The Institute for Creation Research Graduate School filed suit over the Texas Higher Education Coordinating Board's decision to deny the ICR's request for a state certificate of authority to offer a master's degree in science education. The complaint, filed on April 16, 2009, in the United States District Court for the Northern District of Texas, named Raymund Paredes, the Texas Commissioner of Higher Education, and the Texas Higher Education Coordinating Board and its members as defendants, in both their official and individual capacities, accusing them of imposing "an unconstitutional and prejudicial burden against ICRGS's academic freedom and religious liberties" (p. 63) and asking the court for declarative and injunctive relief.

As NCSE's Glenn Branch explained in Reports of the NCSE, "When the Institute for Creation Research moved its headquarters from Santee, California, to Dallas, Texas, in June 2007, it expected to be able to continue offering a master's degree in science education from its graduate school. ... But the state's scientific and educational leaders voiced their opposition, and at its April 24, 2008, meeting, the Texas Higher Education Coordination Board unanimously voted to deny the ICR's request for a state certificate of authority to offer the degree." Subsequently, the ICR appealed the decision, while also taking its case to the court of public opinion with a series of press releases and advertisements in Texas newspapers.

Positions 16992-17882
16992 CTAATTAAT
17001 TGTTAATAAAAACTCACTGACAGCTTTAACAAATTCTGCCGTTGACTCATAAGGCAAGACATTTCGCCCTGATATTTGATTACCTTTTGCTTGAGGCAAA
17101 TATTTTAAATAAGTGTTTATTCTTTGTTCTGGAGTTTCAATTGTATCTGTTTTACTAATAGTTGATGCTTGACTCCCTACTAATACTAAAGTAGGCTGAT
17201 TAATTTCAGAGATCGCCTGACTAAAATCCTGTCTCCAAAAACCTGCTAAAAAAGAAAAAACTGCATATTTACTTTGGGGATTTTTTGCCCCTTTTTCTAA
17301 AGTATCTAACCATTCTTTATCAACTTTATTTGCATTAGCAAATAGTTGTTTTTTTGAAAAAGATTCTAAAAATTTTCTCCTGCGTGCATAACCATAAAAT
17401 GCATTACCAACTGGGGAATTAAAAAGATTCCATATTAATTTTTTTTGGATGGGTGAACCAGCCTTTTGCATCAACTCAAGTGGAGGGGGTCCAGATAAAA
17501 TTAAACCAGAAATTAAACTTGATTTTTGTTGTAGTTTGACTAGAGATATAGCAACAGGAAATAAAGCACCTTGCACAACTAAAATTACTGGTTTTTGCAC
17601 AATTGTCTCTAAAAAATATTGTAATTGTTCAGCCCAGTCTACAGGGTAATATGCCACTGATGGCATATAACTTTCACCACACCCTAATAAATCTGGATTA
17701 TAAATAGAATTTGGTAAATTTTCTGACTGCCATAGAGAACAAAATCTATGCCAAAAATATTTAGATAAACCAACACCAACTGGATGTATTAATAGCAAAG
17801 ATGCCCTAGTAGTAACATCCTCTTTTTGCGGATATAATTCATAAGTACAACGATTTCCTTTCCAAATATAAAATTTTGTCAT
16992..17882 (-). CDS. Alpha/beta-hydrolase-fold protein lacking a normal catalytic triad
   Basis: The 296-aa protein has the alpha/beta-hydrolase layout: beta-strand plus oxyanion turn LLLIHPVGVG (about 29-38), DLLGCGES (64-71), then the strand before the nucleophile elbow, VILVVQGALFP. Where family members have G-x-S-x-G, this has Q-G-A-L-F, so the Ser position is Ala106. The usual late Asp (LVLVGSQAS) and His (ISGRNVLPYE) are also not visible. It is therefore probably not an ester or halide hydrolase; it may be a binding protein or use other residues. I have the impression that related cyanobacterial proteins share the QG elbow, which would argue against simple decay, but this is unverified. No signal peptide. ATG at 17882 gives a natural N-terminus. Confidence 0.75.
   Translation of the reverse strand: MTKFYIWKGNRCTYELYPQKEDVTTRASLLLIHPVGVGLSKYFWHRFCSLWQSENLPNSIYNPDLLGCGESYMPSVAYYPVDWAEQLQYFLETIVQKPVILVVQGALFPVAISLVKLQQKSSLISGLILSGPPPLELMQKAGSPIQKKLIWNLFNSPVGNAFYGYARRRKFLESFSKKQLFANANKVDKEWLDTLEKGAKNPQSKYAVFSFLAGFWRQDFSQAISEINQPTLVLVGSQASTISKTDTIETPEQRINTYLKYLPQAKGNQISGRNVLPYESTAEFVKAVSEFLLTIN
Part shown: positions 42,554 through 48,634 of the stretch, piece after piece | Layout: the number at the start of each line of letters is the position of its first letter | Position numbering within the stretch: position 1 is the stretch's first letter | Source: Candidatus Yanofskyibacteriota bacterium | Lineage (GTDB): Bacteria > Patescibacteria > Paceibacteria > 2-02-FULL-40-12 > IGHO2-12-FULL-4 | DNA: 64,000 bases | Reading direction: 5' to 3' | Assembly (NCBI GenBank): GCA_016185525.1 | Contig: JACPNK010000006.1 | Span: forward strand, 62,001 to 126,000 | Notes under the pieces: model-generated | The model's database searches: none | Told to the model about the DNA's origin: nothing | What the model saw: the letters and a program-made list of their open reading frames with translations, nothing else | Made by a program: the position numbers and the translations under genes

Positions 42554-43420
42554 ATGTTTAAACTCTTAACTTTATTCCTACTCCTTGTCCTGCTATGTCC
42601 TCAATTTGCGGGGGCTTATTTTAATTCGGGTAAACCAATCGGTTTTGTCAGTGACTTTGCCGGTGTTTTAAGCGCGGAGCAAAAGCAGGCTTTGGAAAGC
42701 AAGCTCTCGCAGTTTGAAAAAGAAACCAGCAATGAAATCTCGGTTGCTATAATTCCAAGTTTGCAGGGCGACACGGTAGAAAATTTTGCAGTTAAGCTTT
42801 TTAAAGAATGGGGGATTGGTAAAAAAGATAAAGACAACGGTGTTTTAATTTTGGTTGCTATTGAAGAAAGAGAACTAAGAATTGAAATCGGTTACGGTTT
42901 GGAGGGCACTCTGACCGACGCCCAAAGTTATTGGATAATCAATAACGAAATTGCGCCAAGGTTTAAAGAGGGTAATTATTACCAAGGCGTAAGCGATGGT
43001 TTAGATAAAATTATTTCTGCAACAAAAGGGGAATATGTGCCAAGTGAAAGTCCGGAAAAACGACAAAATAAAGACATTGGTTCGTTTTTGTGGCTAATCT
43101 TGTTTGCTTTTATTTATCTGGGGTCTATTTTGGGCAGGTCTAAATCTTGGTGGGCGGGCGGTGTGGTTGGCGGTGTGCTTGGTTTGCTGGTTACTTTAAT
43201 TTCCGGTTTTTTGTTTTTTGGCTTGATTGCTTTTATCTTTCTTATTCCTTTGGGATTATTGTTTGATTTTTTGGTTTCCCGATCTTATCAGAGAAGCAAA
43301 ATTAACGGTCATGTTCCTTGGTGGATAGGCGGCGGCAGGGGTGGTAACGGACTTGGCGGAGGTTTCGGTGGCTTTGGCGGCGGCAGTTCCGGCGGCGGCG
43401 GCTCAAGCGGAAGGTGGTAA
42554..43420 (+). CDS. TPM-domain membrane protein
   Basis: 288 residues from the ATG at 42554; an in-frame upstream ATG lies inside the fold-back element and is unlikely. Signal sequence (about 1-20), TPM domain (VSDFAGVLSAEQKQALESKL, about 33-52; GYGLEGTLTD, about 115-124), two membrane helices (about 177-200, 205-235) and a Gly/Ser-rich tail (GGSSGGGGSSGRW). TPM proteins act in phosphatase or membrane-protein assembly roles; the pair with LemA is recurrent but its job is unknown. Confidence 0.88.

Although the ICR continues to pursue its appeal, the complaint explains that the ICR deemed it necessary to file the lawsuit now because "(a) waiting a couple months [sic] to do so would miss the Statute of Limitations deadline; and (b) SOAH [the State Office of Administrative Hearings] has insufficient jurisdiction to remedy or otherwise resolve all of the serious legal problems involved" (p. 14). (Unmentioned in the complaint is Texas's House Bill 2800, introduced in the Texas House of Representatives on March 9, 2009, which would, if enacted, in effect exempt institutions such as the ICR's graduate school from Texas's regulations governing degree-granting institutions. The bill is still in the House Higher Education committee.)

The sixty-seven-page complaint teems with various factual claims and legal arguments, leading a blogger for the Dallas Observer (April 20, 2009) to quip that it "reads kind of like stereo instructions." It also teems with unabashed creationist rhetoric, citing articles from the ICR's publication Acts & Facts along with case law, explaining that Paredes — born as he was in 1942 — was not a witness to the Big Bang, asserting that discussions about the origin of life and the formation of the earth "do not become 'empirical science' simply because those discussions emit from the oral cavities of 'scientists'" (p. 33), and insisting that the Big Bang "should not be confused with the 'great noise' mentioned in 2nd Peter 3:10" (p. 21).